Today our nation often seems to be run by schoolyard, childish games of one-up-man-ship and name calling. Where are the adults in all this mess? Well, the adults are in God’s Church. It’s up to you and I to help our fellow citizens out of their messes. None of us has the “luxury” of childish finger-pointing. And by clinging to our Christian standard of behavior and trusting in Christ to help us, rest and quietness can still come upon our land. Or, as Paul says it so well, “Then we will no longer be infants, tossed back and forth by the waves, and blown here and there by every wind of teaching and by the cunning craftiness of men in their deceit scheming. Instead, speaking the truth in love, we will in all things grow up into him who is the Head, that is, Christ. From him the whole body, joined and held together by every supporting ligament, grows and builds itself up in love, as each part does its work.”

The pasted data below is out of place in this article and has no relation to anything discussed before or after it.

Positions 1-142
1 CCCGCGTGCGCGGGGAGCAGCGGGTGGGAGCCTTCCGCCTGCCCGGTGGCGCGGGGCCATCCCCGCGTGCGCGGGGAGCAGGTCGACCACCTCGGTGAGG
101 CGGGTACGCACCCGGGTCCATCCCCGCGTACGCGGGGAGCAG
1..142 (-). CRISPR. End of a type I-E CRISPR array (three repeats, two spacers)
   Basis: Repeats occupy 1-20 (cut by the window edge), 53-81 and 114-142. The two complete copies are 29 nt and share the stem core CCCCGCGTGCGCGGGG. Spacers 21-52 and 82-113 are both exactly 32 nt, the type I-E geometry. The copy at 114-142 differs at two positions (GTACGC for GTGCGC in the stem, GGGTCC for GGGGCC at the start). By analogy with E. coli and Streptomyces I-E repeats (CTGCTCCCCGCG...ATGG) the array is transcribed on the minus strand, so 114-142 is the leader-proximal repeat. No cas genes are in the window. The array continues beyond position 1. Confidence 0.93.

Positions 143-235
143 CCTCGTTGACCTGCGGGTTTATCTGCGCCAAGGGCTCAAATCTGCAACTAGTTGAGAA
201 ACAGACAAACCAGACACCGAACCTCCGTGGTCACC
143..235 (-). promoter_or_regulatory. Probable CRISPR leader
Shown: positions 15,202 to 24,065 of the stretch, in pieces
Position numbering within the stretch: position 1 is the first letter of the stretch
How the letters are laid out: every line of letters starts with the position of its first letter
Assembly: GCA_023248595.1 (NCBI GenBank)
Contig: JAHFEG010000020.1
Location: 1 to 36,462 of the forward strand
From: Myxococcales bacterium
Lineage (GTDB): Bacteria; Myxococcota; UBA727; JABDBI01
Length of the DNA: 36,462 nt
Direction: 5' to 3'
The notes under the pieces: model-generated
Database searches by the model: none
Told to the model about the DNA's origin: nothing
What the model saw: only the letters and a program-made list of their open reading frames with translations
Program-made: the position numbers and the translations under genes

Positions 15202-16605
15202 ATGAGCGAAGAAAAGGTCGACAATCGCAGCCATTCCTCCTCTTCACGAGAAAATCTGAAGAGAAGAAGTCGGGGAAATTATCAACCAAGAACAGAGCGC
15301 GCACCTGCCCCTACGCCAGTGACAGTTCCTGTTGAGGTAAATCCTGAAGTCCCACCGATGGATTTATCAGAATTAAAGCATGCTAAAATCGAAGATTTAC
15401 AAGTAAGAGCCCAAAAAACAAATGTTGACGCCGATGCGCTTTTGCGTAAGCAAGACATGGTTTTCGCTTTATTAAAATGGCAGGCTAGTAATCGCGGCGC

My favorite prayer is asking for: “rest and quietness.” And it can and will come true by living our faith and by “speaking the truth in love” to others. For ultimately it’s not human beings, or political parties, or financial wealth that sets people free, no, it’s the truth that sets people free. And the greatest truth of all is that Jesus Christ came into the world to save sinners, of whom I am the chief one.” Yes, only the humble heart is ultimately peace-filled and at rest. Amen